It is necessary to propose studies with a larger sample, and at random, to strengthen the hypotheses raised. On the other hand, it is necessary to specify the physiological changes, at the neural level, and of muscular components that are generated as a consequence of the intervention carried out and, if it is possible, to establish comparisons with the physiological changes produced by traditional balance exercises. Therefore, new research is necessary to increase to study and reaffirm the possible relationship between falling risk and balance, and walking speed and balance, among older adults with sarcopenia (according to their age), and to analyze their influence on strength and functional capacity.

4.2. Practical Applications

This study presents use of the Nintendo Wii Fit™ game console for 8 weeks (a total of 20 sessions) in older adults as stable therapy in order to improve the physical components related to frailty. In addition, research details the feasibility of other low-cost treatments and opens the possibility of implementing a new innovative rehabilitation method that is accessible, even for services with limited resources. In this way, due to its therapeutic capacity, the Nintendo Wii Fit™ game console is presented as an alternative to conventional therapies, capable of promoting changes in the person, favoring adherence to treatment, and achieving the objectives set within residential centers.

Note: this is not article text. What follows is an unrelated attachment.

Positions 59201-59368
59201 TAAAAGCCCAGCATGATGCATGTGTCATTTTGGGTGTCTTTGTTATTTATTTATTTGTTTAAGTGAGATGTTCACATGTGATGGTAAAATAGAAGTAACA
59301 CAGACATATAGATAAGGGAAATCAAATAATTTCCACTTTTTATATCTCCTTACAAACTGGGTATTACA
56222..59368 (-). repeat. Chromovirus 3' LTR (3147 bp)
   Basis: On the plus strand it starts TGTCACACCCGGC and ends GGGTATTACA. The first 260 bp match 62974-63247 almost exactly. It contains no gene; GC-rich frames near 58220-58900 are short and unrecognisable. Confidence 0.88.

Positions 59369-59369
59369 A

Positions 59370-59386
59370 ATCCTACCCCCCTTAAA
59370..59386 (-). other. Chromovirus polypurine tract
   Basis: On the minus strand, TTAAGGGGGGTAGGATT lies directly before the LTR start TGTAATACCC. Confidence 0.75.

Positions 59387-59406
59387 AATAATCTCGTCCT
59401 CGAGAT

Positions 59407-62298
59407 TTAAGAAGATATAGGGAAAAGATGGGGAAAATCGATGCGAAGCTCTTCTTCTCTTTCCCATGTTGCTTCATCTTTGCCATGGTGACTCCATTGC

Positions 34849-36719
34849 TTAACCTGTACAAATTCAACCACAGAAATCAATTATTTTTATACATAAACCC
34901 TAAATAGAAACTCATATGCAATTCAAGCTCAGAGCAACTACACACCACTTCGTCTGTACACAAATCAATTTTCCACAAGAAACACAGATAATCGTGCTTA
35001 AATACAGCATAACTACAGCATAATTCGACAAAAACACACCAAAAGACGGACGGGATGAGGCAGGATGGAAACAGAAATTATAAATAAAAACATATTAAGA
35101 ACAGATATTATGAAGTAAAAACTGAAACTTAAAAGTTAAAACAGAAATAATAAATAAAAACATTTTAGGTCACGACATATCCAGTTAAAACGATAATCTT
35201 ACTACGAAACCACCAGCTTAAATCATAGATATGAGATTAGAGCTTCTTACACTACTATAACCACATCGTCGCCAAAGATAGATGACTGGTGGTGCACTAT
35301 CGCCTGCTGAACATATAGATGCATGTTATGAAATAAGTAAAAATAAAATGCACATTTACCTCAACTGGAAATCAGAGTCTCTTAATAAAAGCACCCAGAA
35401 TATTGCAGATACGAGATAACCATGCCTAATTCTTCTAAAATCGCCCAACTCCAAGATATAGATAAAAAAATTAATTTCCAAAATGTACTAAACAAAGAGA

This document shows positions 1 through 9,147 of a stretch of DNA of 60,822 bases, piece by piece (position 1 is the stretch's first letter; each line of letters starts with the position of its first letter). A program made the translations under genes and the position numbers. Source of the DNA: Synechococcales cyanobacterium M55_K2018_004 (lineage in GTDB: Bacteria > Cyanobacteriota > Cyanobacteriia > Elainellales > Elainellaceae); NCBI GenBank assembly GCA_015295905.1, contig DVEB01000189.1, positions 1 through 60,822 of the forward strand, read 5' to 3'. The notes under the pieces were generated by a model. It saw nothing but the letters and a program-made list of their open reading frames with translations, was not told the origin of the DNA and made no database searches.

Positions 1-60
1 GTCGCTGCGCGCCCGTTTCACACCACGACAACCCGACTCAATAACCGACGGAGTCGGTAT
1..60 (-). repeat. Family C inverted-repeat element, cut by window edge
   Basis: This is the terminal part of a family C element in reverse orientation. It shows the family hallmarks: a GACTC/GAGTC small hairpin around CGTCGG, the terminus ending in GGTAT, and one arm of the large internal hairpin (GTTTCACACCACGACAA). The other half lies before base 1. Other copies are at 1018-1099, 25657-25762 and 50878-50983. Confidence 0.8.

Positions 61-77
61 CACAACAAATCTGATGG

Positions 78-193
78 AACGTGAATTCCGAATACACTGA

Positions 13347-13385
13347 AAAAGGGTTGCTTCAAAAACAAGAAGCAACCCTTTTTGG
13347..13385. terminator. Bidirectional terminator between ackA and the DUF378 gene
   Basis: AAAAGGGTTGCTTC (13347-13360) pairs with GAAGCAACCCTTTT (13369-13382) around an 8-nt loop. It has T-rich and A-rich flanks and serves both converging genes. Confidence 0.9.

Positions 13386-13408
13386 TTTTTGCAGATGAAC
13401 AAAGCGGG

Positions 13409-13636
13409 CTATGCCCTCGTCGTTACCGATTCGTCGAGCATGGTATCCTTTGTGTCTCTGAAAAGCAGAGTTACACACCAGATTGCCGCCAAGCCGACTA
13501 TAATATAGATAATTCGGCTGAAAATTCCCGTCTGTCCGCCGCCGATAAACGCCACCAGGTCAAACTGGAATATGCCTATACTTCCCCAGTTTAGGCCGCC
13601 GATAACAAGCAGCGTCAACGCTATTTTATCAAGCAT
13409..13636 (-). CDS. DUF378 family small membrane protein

5. Conclusions

The main conclusion of this study is that a Wii Fit® console intervention for 8 weeks improved walking speed, static balance, and reduced falling risk and frailty levels in institutionalized older adults. Likewise, current research showed a positive relationship between frailty level changes during the intervention with falling risk and walking speed, and a negative relationship with the Short Physical Performance Battery. Thus, through a rehabilitation program with a Wii Fit® game console, frailty levels were reduced, accompanied by a decrease in falling risk, an increase in static balance, and an increase in walking speed.

Author Contributions

Conceptualization, J.J.G.-B., M.J., and J.G.-S.; methodology, M.J. and J.G.-S.; software, J.J.G.-B., J.M.-A., and R.S.-C.; formal analysis, J.J.G.-B., J.M.-A., D.F.-L., and R.S.-C.; investigation, M.J. and J.G.-S.; data curation, J.J.G.-B., J.M.-A., D.F.-L., and R.S.-C.; writing—original draft preparation, M.J., J.M.-A., and R.S.-C.; writing—review and editing, J.J.G.-B., M.J., J.M.-A., and R.S.-C.; visualization, J.J.G.-B., M-J., J.G.-S., J.M.-A., D.F.-L., and R.S.-C.; supervision, J.J.G.-B., M.J. All authors have read and agreed to the published version of the manuscript.


This research received no external funding.

Institutional Review Board Statement

The study was performed following of the Declaration of Helsinki guidelines and was approved by the Institutional Review Board University of Burgos (protocol code 29/2019—March, 2019).